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Navigation by the Soles of Your Feet (and the Seat of Your Pants)

Vibrating driver's seats and shoe inserts are proving that humans can gather information using unusual parts of the body

5 min read

30 October 2009—The human gateway to the electronic world is mostly through our eyes and ears. But devices that connect through our sense of touch have been developed for the fingertips, the chest, the back, and even the tongue. Now researchers in Mexico have come up with a device to communicate via your feet, and a collaboration between a Dutch organization and General Motors has tested a way to communicate potentially vital driving information through none other than your rear end.

The point of these new tactile devices is to develop touch-sensitive applications for virtual reality, gaming, robotics, rehabilitation, navigation, and assistance for the blind or visually impaired, among others things.

The shoe dropped at the recent IEEE/RSJ International Conference on Intelligent Robots and Systems. Ramiro Velazquez, an assistant professor in the Mechatronics and Control Systems Lab at Mexico's Panamerican University, presented his computer-sole interface, which will be worn inside a shoe in its final version. It's the first device to stimulate the bottom of the feet to convey information, rather than to enhance sensation. The goal of his study, Velazquez says, was to answer the question, "Are we capable of understanding information through our feet?"

The answer, it turns out, is yes.

His group chose to stimulate an area of the foot that has a high concentration of receptors for texture and vibration sensing—around where the arch and the ball of the foot meet, along the outer edge of the sole. The researchers arrayed four rows of four miniature vibrating motors of the type used in cellphones, available commercially for US $10, in the shoe insert. Each of these 16 actuators could be activated independently and at different vibrating frequencies to transmit signals, meant to communicate directions and patterns, to 20 research subjects in their study.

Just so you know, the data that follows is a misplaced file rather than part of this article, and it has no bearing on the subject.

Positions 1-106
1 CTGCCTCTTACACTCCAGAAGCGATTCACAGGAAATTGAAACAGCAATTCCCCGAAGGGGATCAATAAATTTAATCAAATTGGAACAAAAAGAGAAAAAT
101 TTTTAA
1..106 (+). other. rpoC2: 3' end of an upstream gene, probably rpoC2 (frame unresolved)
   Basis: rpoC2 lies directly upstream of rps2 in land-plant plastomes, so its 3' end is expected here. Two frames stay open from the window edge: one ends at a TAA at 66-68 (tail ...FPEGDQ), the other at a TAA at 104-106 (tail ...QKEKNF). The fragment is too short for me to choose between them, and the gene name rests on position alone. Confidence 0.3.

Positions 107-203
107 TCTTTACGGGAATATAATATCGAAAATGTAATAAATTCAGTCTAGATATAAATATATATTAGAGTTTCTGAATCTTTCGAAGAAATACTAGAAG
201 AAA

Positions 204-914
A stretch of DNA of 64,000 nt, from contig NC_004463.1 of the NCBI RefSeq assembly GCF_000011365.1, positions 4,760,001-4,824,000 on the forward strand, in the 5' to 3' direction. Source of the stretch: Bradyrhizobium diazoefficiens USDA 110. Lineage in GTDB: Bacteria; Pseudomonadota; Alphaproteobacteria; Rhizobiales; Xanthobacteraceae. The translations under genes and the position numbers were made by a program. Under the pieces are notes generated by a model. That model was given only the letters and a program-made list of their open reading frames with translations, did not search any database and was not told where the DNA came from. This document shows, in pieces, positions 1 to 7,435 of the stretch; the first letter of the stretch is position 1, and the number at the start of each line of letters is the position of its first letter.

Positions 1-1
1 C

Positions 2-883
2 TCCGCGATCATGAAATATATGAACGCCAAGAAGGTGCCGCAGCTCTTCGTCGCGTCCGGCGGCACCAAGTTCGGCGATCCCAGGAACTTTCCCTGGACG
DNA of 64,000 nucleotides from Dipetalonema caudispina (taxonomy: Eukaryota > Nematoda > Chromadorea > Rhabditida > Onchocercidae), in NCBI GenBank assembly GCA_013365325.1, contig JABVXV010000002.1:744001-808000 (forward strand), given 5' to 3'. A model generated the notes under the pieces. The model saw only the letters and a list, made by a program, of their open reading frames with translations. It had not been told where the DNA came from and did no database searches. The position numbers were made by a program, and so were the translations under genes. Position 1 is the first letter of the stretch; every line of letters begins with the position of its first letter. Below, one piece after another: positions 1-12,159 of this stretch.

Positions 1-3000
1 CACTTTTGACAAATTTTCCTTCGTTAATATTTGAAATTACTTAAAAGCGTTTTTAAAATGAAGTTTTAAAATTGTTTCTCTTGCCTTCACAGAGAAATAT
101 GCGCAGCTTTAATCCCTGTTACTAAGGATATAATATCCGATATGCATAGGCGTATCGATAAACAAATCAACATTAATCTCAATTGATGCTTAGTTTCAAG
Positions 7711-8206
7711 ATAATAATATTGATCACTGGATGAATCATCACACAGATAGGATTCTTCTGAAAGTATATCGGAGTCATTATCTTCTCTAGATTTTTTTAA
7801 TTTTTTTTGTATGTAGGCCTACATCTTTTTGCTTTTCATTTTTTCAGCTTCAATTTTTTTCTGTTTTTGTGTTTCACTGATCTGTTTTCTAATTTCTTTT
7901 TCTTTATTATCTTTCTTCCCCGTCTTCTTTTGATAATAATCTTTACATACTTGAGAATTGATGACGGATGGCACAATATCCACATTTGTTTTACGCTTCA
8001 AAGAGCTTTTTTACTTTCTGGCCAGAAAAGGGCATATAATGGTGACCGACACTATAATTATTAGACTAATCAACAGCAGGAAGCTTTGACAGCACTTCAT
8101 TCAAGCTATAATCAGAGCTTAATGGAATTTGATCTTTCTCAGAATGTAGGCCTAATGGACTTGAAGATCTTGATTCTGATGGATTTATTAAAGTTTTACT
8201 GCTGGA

First, the researchers tested whether people could understand "dynamic directions," or signals moving in certain directions on the bottom of the feet, while the subjects simply sat still. The researchers matched cardinal directions to patterns on the shoe insert by vibrating rows and columns of the actuators one after another. They vibrated heel row to toe row, for example, to indicate north, or forward, and reversed the direction from toe row to heel row to indicate south, or backward.

The researchers also tested the subjects' ability to perceive geometric shapes made by the vibrating actuators; patterns of vibration, like the alerts for calls or text messages on cellphones; and navigation cues using the dynamic directions as before but this time while the subjects were walking blindfolded around obstacles in a room. They found that people were best at sensing directions and recognizing patterns. In the navigation test, completed by five of the original 20 subjects, four tested well. One got pretty turned around, though even he eventually made it through the obstacle course.

Certain information is just not easily discernible when transmitted via foot communication, Velazquez found. The test subjects had difficulty determining geometric shapes, such as a line, a circle, or a square. Velazquez explains that because vibrations expand throughout the skin, very specific geometric information—such as a diagonal line—is difficult to distinguish.

Still, humans can glean a lot from the soles of their feet. Now that his group has seen what's possible, Velazquez hopes they can create "a new tactile language for the feet" that you'd learn just like any other language.